Menopause – When sex hurts

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Menopause – When sex hurts

One of the most common complaints I hear from women going through menopause is sexual discomfort “sex hurts.” The vagina and vulva are estrogen sensitive areas of the body. As estrogen levels decline in menopause, a number of changes occur. The vaginal pH increases and this can result in more infections, commonly urinary tract or bladder infections. The vaginal walls are thin and fragile so they can tear with friction. The tissue can also become less moist and distensible. Some women can experience irritation or itching of the vagina and vulva. This is termed “atrophic vaginitis.”

Fortunately, this problem can generally be treated successfully. Vaginal moisturizers or lubricants are helpful to some extent. But a low dose topical formulation of estrogen has a greater impact because it can reverse the changes. Topical estrogen comes in the form of creams or a suppository (Vagifem) used two to three times a week at bedtime, or a vaginal ring (Estring) that can be left in place for three months. These local estrogen formulations are generally very safe. Only a minimal amount is absorbed systemically, and in fact, as the vaginal walls thicken, even less is absorbed. Most women start to see improvement within a few weeks but it can take a few months to achieve maximal benefit.

Some women prefer not to use vaginal preparations or find them messy or bothersome to insert. The Food and Drug Administration just approved a new drug to treat the vulvar and vaginal changes in menopause. This medication, ospemifene, marketed as Osphema, is taken orally once a day. It is a tissue selective estrogen agonist/antagonist, meaning it enhances estrogen activity in certain tissues and blocks it in others. Ospemifene improves the vaginal wall thickness and pH. However, as with known estrogen agonists/antagonists on the market, such as tamoxifen and raloxifene, it can increase hot flashes and may increase the risk of stroke. So, time will tell if this drug ends up being a viable option for the treatment of symptomatic atrophic vaginitis.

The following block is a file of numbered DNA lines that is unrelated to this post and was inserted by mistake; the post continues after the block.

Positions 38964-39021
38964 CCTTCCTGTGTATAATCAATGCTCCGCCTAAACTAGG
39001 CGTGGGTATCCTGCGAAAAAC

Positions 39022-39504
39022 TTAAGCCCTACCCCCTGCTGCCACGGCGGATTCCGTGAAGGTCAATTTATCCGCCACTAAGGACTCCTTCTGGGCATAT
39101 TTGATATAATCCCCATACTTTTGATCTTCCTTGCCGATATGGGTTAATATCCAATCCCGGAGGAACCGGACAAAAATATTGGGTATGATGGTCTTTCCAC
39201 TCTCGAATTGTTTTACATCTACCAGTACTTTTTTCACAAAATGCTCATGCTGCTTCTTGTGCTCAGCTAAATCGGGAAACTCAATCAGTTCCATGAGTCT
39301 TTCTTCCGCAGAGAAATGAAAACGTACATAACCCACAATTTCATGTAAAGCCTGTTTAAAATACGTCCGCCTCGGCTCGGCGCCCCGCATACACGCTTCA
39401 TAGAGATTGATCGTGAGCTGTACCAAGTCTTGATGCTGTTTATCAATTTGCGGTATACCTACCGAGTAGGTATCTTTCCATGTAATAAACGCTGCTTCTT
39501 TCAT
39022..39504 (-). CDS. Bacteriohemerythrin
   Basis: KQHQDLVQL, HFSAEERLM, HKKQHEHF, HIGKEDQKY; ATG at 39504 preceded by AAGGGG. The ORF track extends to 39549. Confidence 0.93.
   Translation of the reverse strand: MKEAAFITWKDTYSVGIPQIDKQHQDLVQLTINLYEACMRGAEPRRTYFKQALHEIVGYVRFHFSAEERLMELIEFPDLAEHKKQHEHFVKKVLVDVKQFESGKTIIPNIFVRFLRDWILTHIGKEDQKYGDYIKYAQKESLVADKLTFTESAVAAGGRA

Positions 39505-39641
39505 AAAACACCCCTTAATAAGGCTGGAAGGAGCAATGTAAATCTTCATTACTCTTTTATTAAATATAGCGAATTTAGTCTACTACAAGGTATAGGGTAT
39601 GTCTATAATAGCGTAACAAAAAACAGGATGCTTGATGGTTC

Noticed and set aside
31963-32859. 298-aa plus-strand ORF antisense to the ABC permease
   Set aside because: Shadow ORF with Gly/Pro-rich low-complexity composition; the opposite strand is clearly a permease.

Genital discomfort from diminished tissue hormone levels during menopause is a common problem that is often undertreated. I encourage women to educate themselves on options available to them to improve their quality of life.



About the Author:

Dr. Lepine earned her medical degree from the University of California at San Diego and completed her residency at the same institution in 1994. After residency, she pursued her interests in public health and international medicine through a fellowship in the Epidemic Intelligence Service at the Centers for Disease Control and Prevention. Education and advocacy for women, particularly the under-served, has always been at the heart of her work. She has participated in both public health and clinical work in the developing world, including Rwanda, Kenya, Mexico, Bangladesh, Honduras, and Nicaragua.

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